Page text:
Clinical Governance and Risk Management
Clinical Governance and Risk Management have become increasingly important over the last decade in the various fields of nursing. The development of the concept of clinical governance will be discussed and how it can be facilitated into practice with relation to learning disabilities nursing. Clinical Governance was first introduced in the White Paper ‘The New NHS: Modern, dependable’ (DoH, 1997). Donaldson (1998) viewed clinical governance as the vehicle to achieve, locally, continuous improvements in clinical quality, which will aid the government’s agenda for modernisation of the NHS.
This modernisation includes improving services such as clinical audit, clinical effectiveness programmes and risk management. Donaldson was among many authors in 1998 that contribute to literature, which supported the need for clinical governance at a time when the standards and quality of healthcare provision were in decline. Risk management and assessment will be discussed in relation to learning disabilities to include disabled children in the child protection system. High quality risk assessments and risk management strategies are essential for children and adolescents with disabilities.
It will be shown that barriers faced in the assessment process often lead to disabled children being discriminated against in the child protection system. To understand the development of clinical governance, we must firstly gain knowledge of its origins. During the early 1990’s, government documents and a series of high profile medical disasters such as the National Health Service (NHS) failures in bone tumour diagnosis and in paediatric surgery in Bristol helped to bring quality improvement to the top of the White Paper agenda (Nicholls, S et al 2000).
The Patient’s Charter (1992) and The Citizen’s Charter (1993) are documents that drew the publics attention towards the quality and standards of care been delivered by the NHS. Both these charters gave rise to informing and empowering patients to the standard of care they found acceptable. Upon the deliver of these charters, healthcare professionals and the public became better informed and educated, thus demanded a higher quality of healthcare. The decline in the quality and standard of care by the NHS was now made public. The government had to act upon this.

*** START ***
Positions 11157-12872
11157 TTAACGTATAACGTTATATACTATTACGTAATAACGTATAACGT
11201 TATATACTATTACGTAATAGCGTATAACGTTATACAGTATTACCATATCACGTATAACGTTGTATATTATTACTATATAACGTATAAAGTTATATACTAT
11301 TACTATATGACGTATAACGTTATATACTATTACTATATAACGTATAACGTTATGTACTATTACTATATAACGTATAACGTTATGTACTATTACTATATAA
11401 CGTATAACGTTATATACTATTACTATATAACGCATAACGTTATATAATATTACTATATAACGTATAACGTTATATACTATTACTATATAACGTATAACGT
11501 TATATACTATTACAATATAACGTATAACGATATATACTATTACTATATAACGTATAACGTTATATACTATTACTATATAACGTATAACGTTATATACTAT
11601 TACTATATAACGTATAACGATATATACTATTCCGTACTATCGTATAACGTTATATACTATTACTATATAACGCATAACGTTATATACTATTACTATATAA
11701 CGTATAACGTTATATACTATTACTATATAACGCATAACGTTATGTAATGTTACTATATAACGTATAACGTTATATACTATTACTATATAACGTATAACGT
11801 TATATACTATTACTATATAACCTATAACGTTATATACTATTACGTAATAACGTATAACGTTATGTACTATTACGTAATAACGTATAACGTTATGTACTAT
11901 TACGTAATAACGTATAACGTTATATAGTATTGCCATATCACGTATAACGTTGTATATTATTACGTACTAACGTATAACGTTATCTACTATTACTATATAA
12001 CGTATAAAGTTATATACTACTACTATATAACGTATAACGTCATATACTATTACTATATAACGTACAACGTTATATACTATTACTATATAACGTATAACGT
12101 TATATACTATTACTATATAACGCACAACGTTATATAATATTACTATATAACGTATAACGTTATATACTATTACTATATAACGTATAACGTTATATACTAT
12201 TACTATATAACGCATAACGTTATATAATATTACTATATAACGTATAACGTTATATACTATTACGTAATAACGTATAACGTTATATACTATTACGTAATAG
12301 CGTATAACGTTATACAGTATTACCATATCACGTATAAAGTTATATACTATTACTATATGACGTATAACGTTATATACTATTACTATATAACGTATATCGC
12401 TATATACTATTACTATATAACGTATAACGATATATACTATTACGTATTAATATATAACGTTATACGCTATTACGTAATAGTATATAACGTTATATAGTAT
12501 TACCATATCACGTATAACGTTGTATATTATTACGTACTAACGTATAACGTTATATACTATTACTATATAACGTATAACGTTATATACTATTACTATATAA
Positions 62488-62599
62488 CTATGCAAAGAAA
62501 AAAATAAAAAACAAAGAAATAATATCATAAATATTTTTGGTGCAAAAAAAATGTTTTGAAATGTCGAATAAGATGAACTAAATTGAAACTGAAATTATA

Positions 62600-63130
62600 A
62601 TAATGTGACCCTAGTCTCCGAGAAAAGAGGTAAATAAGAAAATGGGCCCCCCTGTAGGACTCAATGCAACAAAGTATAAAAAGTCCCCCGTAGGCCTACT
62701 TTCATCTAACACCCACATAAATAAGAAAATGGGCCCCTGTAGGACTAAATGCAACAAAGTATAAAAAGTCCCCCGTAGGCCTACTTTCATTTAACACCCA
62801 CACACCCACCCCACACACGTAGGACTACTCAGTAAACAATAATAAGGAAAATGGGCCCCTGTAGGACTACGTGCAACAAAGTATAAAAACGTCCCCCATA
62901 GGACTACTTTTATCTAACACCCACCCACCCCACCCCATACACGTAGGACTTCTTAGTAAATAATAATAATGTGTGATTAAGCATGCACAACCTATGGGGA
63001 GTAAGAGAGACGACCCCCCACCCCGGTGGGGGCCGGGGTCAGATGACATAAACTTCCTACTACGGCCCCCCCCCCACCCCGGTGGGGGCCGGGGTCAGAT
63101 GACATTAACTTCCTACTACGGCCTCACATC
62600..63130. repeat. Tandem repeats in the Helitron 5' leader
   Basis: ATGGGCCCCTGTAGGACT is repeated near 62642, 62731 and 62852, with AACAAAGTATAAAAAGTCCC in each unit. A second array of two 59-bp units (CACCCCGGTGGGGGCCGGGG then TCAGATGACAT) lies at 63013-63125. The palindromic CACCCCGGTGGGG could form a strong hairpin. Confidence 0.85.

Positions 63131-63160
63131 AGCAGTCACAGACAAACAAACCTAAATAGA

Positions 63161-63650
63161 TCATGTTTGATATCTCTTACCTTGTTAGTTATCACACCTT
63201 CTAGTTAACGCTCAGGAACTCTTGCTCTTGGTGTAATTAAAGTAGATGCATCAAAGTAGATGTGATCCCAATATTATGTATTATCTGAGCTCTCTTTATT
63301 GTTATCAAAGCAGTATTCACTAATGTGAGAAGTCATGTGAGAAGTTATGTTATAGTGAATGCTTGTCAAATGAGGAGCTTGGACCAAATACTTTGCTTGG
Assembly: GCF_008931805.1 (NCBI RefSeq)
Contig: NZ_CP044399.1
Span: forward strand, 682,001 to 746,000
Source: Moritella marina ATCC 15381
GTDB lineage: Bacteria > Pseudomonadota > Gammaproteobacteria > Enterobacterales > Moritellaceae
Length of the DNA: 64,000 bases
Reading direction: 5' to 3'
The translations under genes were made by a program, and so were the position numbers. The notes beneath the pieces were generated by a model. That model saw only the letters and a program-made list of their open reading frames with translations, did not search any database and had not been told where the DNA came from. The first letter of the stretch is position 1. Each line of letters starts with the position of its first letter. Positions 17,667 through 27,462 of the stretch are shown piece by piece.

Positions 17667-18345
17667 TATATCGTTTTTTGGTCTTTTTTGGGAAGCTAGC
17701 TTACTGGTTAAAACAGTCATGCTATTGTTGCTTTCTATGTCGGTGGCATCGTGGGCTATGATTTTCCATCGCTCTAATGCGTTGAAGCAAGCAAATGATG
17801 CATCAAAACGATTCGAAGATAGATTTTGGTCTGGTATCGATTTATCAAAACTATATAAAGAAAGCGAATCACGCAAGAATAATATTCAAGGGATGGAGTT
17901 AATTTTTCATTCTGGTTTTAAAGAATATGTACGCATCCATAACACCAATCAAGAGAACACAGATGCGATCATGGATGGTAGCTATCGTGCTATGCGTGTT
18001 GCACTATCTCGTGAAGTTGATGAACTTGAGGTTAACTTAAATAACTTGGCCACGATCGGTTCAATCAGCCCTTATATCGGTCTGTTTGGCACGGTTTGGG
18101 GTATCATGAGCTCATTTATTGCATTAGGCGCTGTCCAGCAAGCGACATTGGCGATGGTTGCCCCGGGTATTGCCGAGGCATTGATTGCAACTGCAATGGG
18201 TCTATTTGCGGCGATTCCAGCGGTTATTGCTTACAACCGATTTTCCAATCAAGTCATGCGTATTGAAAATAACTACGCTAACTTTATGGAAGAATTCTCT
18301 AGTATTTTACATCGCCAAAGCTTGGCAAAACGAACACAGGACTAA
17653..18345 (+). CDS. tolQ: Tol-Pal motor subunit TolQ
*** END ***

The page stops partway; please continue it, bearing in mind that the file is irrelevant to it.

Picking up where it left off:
As mentioned, the term clinical governance became prominent following the publication of the first White Paper report, in which the government set out its agenda for the modernisation of the NHS. Succeeding this a year later was a new White Paper report, A First Class Service – Quality in the new NHS (DoH, 1998) which defines clinical governance as ‘A framework through which NHS organisations are accountable for continuously improving the quality of their services and safeguarding high standards of care by creating an environment in which excellence in clinical care will flourish’.
The evolution of clinical governance, promoted the various sectors of the NHS to embrace and define this new system to their specific field. Dewar (2000) suggests that the official definition has deliberately been left incomplete so that health professionals can define their own systems of clinical governance in their own way. An explosion of clinical governance definitions were circulated through the health sector in relation to specific fields such as, doctors, GPs, nurses, physiotherapists, pharmacists etc.
The Royal Collage of Nursing (1998) defines clinical governance as ‘a framework, which helps all clinicians including nurses to continuously improve quality and safeguard standards of care’. McSherry and Pearce (2007) argue that even though the majority of healthcare professionals welcomed the initial definition, individuals have interpreted, internalised and transferred the meaning of clinical governance to their specific profession.
The definitions supplied by the individual sectors, are in agreement that this is a framework, which pulls all the ranges of organisational departments together, and were individuals and organisations are accountable for clinical quality, service and patient safety. The Health Act (1999) gave chief executives of NHS trusts a statutory responsibility for clinical governance; they are accountable for the successful implementation. However, to achieve the daily high standards of care all staff must acknowledge and understand the components that support clinical governance into their practice.
Boden and Kelly (1999) view these components as Clinical audit, Clinical effectiveness, Clinical Risk management, Quality assurance and Organisational and staff development. Some of the components may or may not be new but they are now placed in an overall framework for quality and assurance. Each element mentioned, must be scrutinised to ensure it is serving both the patient and the organisation. McSherry and Pearce (2007a pg. 59) state that ‘to ensure that an organisation and staff deliver a high quality service, they need to have sound knowledge and well developed skills and competencies to perform their roles efficiently and effectively’.